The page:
Was Draping Dadri Accused in an Indian National Flag Legal? No!

As per the Flag Code of India, draping the flag in a civilian funeral (if it’s not a state funeral) is an offence.

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Was Draping Dadri Accused in an Indian National Flag Legal? No!
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Ravi Sisodia was one of the peersons who was accused of killing Mohmmad Akhlaq, claiming that he had eaten beef at his home. He passed away at LNJP hospital in Delhi, while in judicial custody.

On 5 October 2016, a day after his death, large number of villagers gathered for his funeral in Bishara.

The body was kept in the open community space, placed in a transparent casket. What was unusual in the pictures of this funeral was that the casket was covered with the Indian National Flag.


Earlier, The Quint did a story about an unidentified man who was seen in a video talking about taking revenge on the “mullas” for killing Sisodia.

He went on to say that Hindus should not let Sisodia’s death go in vain. He goes into a laudatory speech about Sisodia and tries to get the attention of the masses.

The Tricolour was draped over a civilian’s body and that too of a man, who has been accused of murder and was in judicial custody.

Can the flag be draped over anything or anyone?


The Flag Code of India

Every country has a Flag Code. The Flag Code is a set of rules to be followed in regard to the use of the National Flag in various capacities. From hoisting the National Flag to draping it over a casket, it contains things to do and things that cannot be done.

According to Section V of the Flag Code of India,

  • The Flag shall not be used as a drapery in any form whatsoever except in State/Military/Central Para military Forces funerals herein after provided.
  • The Flag shall not be used as a drapery in any form whatsoever, including private funerals;
  • The Flag shall not be draped over the hood, top, sides or back of a vehicle, train or boat.

The funeral in Bishara was neither of the ones mentioned in the Flag Code. Hence, it was a clear case of misuse of the flag. And if there was a misuse of the flag like in Bishara, the Flag Code of India also outlines the consequences under the law of the land.

The Flag Code of India is essentially governed by two laws, the Emblems and Name (Prevention and Improper Use) Act, 1950 and Prevention of Insults to the National Honour Act 1971.  Both these acts extend to the whole of India.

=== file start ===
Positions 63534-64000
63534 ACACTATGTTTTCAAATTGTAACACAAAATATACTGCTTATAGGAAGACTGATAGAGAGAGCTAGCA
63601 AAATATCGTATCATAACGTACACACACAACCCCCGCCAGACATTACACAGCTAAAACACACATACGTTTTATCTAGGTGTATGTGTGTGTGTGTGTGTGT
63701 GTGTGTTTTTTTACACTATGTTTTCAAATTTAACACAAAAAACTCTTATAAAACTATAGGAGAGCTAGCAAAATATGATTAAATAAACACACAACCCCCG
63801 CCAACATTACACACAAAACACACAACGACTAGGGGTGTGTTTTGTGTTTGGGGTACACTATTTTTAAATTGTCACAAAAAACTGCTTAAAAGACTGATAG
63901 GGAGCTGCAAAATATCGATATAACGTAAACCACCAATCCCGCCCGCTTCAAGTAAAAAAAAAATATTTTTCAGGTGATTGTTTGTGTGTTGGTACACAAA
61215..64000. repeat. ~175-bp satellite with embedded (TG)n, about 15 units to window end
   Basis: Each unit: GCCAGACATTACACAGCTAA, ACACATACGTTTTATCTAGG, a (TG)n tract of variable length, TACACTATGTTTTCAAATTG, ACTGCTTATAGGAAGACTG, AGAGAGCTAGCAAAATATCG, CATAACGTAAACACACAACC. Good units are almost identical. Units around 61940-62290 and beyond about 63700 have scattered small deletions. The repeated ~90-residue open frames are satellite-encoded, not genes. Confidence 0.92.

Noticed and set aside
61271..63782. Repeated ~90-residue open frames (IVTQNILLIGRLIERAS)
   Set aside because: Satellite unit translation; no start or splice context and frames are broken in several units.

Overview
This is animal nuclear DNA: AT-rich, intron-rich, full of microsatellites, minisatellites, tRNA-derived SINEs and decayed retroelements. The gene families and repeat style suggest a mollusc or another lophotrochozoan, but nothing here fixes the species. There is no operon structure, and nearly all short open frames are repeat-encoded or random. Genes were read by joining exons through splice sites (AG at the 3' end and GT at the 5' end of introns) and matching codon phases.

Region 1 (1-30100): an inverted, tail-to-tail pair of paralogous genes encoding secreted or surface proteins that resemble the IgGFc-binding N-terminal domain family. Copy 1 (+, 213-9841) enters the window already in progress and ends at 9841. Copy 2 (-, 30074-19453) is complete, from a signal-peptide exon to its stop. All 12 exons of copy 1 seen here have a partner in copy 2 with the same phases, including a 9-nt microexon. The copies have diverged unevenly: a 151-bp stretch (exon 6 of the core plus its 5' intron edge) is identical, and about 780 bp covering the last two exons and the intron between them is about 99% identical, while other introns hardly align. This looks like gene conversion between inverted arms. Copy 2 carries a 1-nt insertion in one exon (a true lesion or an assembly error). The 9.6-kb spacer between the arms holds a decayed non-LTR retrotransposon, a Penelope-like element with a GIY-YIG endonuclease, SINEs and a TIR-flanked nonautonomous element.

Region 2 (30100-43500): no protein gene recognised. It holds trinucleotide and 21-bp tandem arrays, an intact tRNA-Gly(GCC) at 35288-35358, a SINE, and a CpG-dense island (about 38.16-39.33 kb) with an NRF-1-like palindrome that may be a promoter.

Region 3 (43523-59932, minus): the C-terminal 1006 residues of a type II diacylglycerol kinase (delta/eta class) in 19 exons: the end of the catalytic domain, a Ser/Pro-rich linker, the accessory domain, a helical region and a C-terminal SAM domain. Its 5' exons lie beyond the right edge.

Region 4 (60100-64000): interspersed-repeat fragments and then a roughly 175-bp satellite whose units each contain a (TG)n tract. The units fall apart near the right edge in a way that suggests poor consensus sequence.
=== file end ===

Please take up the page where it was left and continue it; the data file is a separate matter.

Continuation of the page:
(Photo Courtesy:

Violation & the Punishment

Draping the Tricolour in a civilian funeral comes under the Prevention of Insults to the National Honour Act of 1971. The Act states,

Whoever in any public place or any other place within public view burns, mutilates, defaces, defiles, disfigures, destroys, tramples upon or otherwise shows disrespect or brings into contempt (either by words spoken, written or acts) the Indian National Flag or the Constitution of India or any part thereof, shall be punished with imprisonment for a term that may be extended up to three years or with fine or with both.
(Photo Courtesy:

Disrespect to the flag includes many clauses, out of which, using the Indian National Flag as a drapery in any form whatsoever in except State/Military/Central Para military Forces funerals amounts to violation.

The incident in Bishara, draping the transparent casket with the Indian National Flag is a violation that should have amounted to imprisonment and fine. But clearly, neither the villagers nor the law enforcement agencies followed the law.

It is important to note that the area around Bishara was also under section 144 that night, indicating that there was a heavy police presence and surveillance ahead of the visit of a Union Minister. Either nobody noticed or everybody ignored, wanting to portray the death of an accused as that of a pseudo-martyr.

(This story was published in an arrangement with Factly.)

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Topics:  Dadri 

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